THOMAS M. BELL, Plaintiff,
LAVOR BURTON and PARAMOUNT PICTURE, Defendants.
FINDINGS AND RECOMMENDATION
JANICE M. STEWART, Magistrate Judge.
Plaintiff, Thomas M. Bell ("Bell"), has filed a pro se Complain against two defendants, Lavor Burton at Paramount Picture Studio and Paramount Picture Studio, both in Hollywood, California. The handwritten portions of the Complaint are nearly illegible, and the gravamen of the claims is nearly impossible to ascertain. In his three claims, Bell refers to lost or damaged dental crowns and a need for replacement or a total implant. By way of relief, he appears to request full payment of $55, 000 for dental care. For the reasons set forth below, the Complaint should be dismissed for lack of jurisdiction.
"If the court determines at any time that it lacks subject-matter jurisdiction, the court must dismiss the action." FRCP 12(h)(3); see also Cal. Diversified Promotions, Inc. v. Musick, 505 F.2d 278, 280 (9th Cir 1974) ("It has long been held that a judge can dismiss sua sponte for lack of jurisdiction."). Moreover, a complaint filed in forma pauperis may be dismissed at any time, including before service of process, if the court determines that:
(A) the allegation of poverty is untrue; or
(B) the action or appeal
(i) is frivolous or malicious;
(ii) fails to state a claim on which relief may be granted; or
(iii) seeks monetary relief against a defendant who is immune from such relief.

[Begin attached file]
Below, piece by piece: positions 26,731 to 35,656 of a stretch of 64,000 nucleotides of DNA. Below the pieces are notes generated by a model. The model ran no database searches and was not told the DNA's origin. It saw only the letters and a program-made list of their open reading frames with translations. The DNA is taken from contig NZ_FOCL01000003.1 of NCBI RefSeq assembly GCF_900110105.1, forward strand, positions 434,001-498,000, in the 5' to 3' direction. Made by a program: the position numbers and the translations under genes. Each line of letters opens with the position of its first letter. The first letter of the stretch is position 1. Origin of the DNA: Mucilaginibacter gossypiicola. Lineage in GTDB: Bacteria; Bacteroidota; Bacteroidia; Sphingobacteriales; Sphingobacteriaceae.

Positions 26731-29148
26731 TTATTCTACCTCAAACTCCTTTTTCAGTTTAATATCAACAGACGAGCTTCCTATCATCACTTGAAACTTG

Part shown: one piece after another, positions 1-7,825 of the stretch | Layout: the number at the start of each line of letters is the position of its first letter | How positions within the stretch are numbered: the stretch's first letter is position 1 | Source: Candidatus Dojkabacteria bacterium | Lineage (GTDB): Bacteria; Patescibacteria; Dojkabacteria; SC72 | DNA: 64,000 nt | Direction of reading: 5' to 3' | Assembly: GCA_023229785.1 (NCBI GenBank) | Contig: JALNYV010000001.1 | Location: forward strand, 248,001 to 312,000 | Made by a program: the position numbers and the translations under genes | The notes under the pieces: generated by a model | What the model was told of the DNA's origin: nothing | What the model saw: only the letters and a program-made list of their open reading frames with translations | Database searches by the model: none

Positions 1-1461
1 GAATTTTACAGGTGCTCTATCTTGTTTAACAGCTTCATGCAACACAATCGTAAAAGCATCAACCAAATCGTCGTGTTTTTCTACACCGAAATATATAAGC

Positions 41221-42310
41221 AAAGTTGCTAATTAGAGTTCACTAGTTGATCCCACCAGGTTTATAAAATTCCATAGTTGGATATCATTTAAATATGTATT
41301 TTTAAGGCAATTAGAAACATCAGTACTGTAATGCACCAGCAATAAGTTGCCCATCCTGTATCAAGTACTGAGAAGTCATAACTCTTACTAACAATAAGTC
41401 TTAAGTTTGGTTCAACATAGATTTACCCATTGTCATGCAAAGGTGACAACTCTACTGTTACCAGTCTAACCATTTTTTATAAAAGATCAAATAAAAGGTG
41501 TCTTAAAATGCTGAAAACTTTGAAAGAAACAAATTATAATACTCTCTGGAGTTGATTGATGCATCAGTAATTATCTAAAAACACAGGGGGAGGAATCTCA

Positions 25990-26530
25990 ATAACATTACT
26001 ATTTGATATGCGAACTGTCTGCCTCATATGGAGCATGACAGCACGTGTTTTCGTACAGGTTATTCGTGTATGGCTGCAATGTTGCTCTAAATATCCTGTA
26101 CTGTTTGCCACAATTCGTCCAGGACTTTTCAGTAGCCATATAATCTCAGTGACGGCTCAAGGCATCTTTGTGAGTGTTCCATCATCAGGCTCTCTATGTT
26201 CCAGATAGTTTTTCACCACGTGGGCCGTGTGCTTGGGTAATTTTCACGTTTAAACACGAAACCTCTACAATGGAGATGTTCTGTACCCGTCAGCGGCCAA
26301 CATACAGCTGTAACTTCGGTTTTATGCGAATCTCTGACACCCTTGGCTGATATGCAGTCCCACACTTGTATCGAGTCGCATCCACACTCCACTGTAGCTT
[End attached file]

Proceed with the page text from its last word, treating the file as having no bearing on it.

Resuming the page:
28 USC § 1915(e)(2); see also Neitzke v. Williams, 490 U.S. 319, 324 (1989); Jackson v. State of Ariz., 885 F.2d 639, 640 (9th Cir 1989).
A complaint is frivolous "where it lacks an arguable basis either in law or in fact." Neitzke, 490 U.S. at 325; Lopez v. Dep't of Health Servs., 939 F.2d 881, 882 (9th Cir 1991); Jackson, 885 F.2d at 640.
In order to state a claim, a complaint must contain sufficient factual allegations which, when accepted as true, give rise to a plausible inference that defendants violated plaintiff's constitutional rights. Ashcroft v. Iqbal, 556 U.S. 662, 678 (2009); Bell Atlantic Corp. v. Twombly, 550 U.S. 554, 556-57 (2007). "A claim has facial plausibility when the plaintiff pleads factual content that allows the court to draw the reasonable inference that the defendant is liable for the misconduct alleged." Iqbal, 556 U.S. at 678.
As the Ninth Circuit has instructed, however, courts must "continue to construe pro se filings liberally." Hebbe v. Pliler, 627 F.3d 338, 341 (9th Cir 2010). A "complaint [filed by a pro se prisoner] must be held to less stringent standards than formal pleadings drafted by lawyers.'" ...